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Judge Approves $14.25 Million Settlement for Voyeur Rabbi’s Victims



A lawsuit settlement against a DC rabbi who was convicted of voyeurism has been approved by a judge, in a decision taken only after nearly two years of negotiations with the settling defendants.

The former Towson University professor, Rabbi Bernard Freundel was convicted of secretly recording about fifty-two women naked. The Orthodox rabbi in Georgetown carried out the act between 2004 and 2014, secretly videotaping women as they undressed to immerse in the Jewish ritual bath, mikvah.

The women victimized by Freundel, filed a class action lawsuit against him and Georgetown Synagogue-Kesher Israel Congregation, the National Capital Mikvah, Inc., The Rabbinical Council of America, Inc., and the Beth Din of the United States of America— the four religious institutions that he was affiliated with.

The victims will now get $25,000 eachas a settlement has been reached between the parties involved, while a number of others who had stripped but were not confirmed to have been videotaped may equally receive $2,500 each.

According to the modern Orthodox synagogue, Kesher Israel—where Fruendel, who was convicted of the same crime in 2015, served as rabbi—the total amount of in settlement is $14.25 million. Already, Freundel was sentenced and is currently serving six and a half years in prison, after pleading guilty.

Apart from Freundel and Kesher Israel, the National Capital Mikvah, the Rabbinical Council of America and the Beth Din of America, a court of Jewish law, were also named in the settlement. A class-action lawsuit, which included more than 150 women who were confirmed to have been capture naked on camera, had sought a $100 million settlement.

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A press notice released on Sept. 3, indicated that the Jewish organizations sought to exonerate themselves from the cases, arguing that they were not at fault because they had “no prior knowledge of Freundel’s illegal actions.” Soon afterwards, the victims then entered into settlement discussions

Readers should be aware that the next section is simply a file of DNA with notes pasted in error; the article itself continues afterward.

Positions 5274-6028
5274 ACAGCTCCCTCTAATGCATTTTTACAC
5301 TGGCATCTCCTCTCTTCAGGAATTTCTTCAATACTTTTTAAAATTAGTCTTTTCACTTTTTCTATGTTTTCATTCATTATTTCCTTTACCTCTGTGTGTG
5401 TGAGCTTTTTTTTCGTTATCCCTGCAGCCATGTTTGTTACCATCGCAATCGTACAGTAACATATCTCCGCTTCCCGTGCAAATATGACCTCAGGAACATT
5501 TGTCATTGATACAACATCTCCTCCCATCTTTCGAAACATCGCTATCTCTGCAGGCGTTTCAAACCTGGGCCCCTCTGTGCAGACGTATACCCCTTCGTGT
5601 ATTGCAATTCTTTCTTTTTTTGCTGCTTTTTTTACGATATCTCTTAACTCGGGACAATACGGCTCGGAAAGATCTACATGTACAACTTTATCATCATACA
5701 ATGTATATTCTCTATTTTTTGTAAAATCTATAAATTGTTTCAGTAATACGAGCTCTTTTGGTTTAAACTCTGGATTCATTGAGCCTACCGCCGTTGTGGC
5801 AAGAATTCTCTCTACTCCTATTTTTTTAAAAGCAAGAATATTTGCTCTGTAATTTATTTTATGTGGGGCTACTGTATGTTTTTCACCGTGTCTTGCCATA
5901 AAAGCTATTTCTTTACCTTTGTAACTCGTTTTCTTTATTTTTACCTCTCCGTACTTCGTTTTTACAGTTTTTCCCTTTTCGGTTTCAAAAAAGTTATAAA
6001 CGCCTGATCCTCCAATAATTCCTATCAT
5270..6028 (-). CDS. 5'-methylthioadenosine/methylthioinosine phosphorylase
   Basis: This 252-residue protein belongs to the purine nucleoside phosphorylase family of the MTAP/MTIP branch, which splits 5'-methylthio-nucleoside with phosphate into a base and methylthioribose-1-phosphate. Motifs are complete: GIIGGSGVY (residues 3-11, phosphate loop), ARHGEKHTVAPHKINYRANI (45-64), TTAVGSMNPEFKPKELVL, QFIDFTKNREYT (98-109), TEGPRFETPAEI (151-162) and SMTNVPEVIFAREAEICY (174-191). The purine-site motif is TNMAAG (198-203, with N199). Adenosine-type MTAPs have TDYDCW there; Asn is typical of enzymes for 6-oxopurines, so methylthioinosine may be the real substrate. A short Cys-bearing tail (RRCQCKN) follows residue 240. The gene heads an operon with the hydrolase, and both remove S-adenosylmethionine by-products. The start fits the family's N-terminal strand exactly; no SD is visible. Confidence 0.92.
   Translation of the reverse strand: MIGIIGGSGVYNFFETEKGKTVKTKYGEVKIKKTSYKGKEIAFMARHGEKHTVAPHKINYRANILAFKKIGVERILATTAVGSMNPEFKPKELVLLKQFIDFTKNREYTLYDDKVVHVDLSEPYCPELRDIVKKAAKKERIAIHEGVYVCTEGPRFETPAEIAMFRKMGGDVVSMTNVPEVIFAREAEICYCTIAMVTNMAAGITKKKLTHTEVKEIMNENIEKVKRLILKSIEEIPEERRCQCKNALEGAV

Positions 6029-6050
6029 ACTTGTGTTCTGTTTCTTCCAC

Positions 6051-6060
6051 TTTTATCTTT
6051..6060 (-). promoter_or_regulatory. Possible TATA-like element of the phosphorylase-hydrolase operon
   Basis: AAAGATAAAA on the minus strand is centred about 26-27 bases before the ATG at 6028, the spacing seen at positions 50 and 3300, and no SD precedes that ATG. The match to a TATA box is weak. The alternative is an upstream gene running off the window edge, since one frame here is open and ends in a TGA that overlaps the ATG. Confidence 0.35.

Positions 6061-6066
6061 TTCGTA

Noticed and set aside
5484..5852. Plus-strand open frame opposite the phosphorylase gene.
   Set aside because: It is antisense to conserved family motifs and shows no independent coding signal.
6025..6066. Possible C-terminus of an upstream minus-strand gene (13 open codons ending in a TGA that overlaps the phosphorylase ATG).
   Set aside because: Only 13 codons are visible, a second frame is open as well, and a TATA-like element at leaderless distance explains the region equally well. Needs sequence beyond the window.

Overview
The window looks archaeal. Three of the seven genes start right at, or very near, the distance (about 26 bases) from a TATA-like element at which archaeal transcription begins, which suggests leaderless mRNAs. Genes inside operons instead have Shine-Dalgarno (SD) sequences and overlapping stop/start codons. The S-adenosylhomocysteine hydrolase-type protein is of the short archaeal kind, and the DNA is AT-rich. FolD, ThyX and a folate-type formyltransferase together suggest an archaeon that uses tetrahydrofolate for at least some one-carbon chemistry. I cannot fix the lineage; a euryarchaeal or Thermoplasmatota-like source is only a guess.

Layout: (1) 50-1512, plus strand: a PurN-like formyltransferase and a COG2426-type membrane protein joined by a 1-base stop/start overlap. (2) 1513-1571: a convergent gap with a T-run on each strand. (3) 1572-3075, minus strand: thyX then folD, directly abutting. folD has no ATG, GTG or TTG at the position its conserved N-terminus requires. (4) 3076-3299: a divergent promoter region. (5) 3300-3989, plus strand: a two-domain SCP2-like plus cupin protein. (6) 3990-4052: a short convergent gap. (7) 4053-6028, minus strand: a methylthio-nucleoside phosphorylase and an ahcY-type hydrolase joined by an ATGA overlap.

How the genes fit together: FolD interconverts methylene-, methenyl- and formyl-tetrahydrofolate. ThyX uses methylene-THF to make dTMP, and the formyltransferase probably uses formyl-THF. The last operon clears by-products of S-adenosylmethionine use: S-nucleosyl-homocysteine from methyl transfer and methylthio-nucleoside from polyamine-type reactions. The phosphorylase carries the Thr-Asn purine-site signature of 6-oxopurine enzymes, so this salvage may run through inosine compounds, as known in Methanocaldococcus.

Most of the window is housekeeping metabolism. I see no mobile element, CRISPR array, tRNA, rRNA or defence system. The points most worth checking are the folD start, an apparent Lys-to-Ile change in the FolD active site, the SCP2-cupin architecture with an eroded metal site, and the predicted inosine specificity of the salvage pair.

“Although Kesher is confident that it would have been found without fault if the case were litigated to final judgment, Kesher believes that resolving the case at this time is in its best interests, as well as the best interests of the community and the victims,” said Kesher Israel President, Andrew Cooper in a report.

“The settlement would enable the parties to avoid the further burdens of litigation and would allow Kesher to continue its focus on serving the needs of the Jewish community in Washington, D.C., without the distraction of the lawsuits.”

According to Alexandra Harwin, a partner at Sanford Heisler Sharp—a public interest class-action litigation law firm that oversaw the class action—the victims were “very happy” with the settlement.

“One of the things that is very appealing to the class members is that payments are easy to access and don’t require an intrusive inquiry,” she said. “What this settlement does is provide substantial andprompt recovery for class members instead of the delays and risks of protracted litigation.”

For several of the settling defendants, the $14.25 million payment will be made by the liability insurer.

"This settlement will help the many women traumatized by Freundel avoid the ordeal of protracted litigation – including its burdens, risks, costs, and uncertainties," said David Sanford, founder of Sanford Heisler Sharp and Lead Interim Class Counsel for the proposed class in a press release.

"This settlement provides an excellent recovery for class members in a complex and highly sensitive matter."